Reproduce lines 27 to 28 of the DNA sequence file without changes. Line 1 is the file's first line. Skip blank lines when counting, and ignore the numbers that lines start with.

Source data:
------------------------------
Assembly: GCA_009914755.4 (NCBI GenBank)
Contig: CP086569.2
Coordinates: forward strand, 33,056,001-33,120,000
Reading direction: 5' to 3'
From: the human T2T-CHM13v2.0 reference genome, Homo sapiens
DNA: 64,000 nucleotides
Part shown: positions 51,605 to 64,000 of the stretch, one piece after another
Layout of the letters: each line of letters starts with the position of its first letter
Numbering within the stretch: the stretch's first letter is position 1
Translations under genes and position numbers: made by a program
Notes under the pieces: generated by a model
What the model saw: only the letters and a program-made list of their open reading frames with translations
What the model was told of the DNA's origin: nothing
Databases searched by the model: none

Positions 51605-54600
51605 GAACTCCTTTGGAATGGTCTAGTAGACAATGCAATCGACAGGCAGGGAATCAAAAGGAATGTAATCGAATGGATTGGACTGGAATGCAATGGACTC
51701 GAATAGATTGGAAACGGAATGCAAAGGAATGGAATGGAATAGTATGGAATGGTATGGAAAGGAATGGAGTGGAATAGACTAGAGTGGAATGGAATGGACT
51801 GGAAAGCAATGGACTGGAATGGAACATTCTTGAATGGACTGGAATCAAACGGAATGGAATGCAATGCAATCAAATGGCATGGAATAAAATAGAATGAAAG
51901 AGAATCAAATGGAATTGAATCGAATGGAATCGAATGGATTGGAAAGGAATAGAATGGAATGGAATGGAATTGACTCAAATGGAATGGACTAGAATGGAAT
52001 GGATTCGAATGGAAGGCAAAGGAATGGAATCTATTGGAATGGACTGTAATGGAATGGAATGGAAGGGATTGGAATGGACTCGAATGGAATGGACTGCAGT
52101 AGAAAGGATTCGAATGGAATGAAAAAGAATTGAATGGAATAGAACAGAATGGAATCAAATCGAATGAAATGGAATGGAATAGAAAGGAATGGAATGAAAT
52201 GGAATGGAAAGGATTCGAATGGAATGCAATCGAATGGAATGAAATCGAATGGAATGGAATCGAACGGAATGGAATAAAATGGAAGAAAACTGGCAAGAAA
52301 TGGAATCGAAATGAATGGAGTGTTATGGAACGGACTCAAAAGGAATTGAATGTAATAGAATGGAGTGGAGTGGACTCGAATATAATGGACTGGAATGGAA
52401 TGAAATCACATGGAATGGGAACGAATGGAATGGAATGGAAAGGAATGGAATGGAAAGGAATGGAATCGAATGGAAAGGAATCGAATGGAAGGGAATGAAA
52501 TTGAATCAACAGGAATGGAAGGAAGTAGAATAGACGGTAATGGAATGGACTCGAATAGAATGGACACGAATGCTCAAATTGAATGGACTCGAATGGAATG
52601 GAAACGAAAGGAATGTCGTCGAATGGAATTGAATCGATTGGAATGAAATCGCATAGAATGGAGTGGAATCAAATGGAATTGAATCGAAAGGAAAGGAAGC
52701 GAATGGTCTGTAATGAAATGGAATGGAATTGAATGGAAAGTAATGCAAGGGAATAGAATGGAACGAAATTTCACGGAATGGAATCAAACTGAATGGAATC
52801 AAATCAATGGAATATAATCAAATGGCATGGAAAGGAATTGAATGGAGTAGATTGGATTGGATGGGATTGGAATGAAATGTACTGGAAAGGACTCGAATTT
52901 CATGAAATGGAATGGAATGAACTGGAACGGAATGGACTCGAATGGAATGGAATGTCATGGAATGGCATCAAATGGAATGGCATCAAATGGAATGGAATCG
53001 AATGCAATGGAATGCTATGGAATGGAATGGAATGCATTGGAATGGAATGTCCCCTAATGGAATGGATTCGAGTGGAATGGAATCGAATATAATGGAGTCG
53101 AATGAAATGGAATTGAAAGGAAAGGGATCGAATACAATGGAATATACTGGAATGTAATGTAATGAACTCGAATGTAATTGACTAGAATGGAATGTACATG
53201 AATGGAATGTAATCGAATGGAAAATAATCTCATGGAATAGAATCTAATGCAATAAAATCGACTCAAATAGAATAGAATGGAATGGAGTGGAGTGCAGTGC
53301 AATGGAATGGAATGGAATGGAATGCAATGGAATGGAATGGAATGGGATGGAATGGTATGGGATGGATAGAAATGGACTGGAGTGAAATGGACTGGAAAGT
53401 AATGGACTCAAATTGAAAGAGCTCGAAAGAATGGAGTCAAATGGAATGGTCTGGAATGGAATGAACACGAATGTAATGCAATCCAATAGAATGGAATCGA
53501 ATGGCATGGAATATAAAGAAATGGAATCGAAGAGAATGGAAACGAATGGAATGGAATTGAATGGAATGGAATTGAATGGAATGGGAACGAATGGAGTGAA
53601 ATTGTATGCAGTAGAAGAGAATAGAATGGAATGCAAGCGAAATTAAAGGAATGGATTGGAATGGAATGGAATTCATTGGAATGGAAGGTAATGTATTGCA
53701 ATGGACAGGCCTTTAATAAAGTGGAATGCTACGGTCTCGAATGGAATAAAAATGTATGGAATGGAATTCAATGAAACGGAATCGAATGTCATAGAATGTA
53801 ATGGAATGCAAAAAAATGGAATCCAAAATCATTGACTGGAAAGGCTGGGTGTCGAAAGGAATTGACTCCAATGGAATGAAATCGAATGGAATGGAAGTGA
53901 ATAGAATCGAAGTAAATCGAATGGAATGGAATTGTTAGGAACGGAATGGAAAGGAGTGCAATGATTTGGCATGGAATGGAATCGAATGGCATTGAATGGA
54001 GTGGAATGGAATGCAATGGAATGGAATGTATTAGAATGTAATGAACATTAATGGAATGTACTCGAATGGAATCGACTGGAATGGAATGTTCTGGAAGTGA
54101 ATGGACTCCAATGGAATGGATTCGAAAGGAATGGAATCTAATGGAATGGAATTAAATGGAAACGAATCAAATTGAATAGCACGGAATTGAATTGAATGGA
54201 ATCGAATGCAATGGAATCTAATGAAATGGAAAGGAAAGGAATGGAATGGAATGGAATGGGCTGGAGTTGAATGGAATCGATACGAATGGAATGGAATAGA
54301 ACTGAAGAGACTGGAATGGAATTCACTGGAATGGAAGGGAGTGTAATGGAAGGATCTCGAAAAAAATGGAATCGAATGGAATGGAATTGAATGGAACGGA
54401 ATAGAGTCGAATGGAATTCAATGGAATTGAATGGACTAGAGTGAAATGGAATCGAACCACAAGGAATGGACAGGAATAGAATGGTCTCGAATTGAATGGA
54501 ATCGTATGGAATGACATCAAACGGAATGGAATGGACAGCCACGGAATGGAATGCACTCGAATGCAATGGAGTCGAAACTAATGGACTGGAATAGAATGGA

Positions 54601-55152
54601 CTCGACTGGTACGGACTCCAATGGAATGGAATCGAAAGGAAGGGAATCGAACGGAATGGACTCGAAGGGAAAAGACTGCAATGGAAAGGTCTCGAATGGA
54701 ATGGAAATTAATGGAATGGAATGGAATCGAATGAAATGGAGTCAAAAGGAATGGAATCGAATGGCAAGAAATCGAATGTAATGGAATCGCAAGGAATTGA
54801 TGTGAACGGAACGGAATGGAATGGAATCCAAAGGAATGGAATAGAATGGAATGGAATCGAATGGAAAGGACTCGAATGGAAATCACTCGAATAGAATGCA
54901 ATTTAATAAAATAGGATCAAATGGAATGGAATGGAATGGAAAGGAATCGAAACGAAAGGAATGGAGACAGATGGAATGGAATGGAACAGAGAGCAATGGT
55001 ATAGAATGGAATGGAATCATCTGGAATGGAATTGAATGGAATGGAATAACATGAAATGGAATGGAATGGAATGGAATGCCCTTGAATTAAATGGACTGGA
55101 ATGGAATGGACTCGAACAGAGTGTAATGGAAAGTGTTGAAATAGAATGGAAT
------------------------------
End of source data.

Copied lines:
52701 GAATGGTCTGTAATGAAATGGAATGGAATTGAATGGAAAGTAATGCAAGGGAATAGAATGGAACGAAATTTCACGGAATGGAATCAAACTGAATGGAATC
52801 AAATCAATGGAATATAATCAAATGGCATGGAAAGGAATTGAATGGAGTAGATTGGATTGGATGGGATTGGAATGAAATGTACTGGAAAGGACTCGAATTT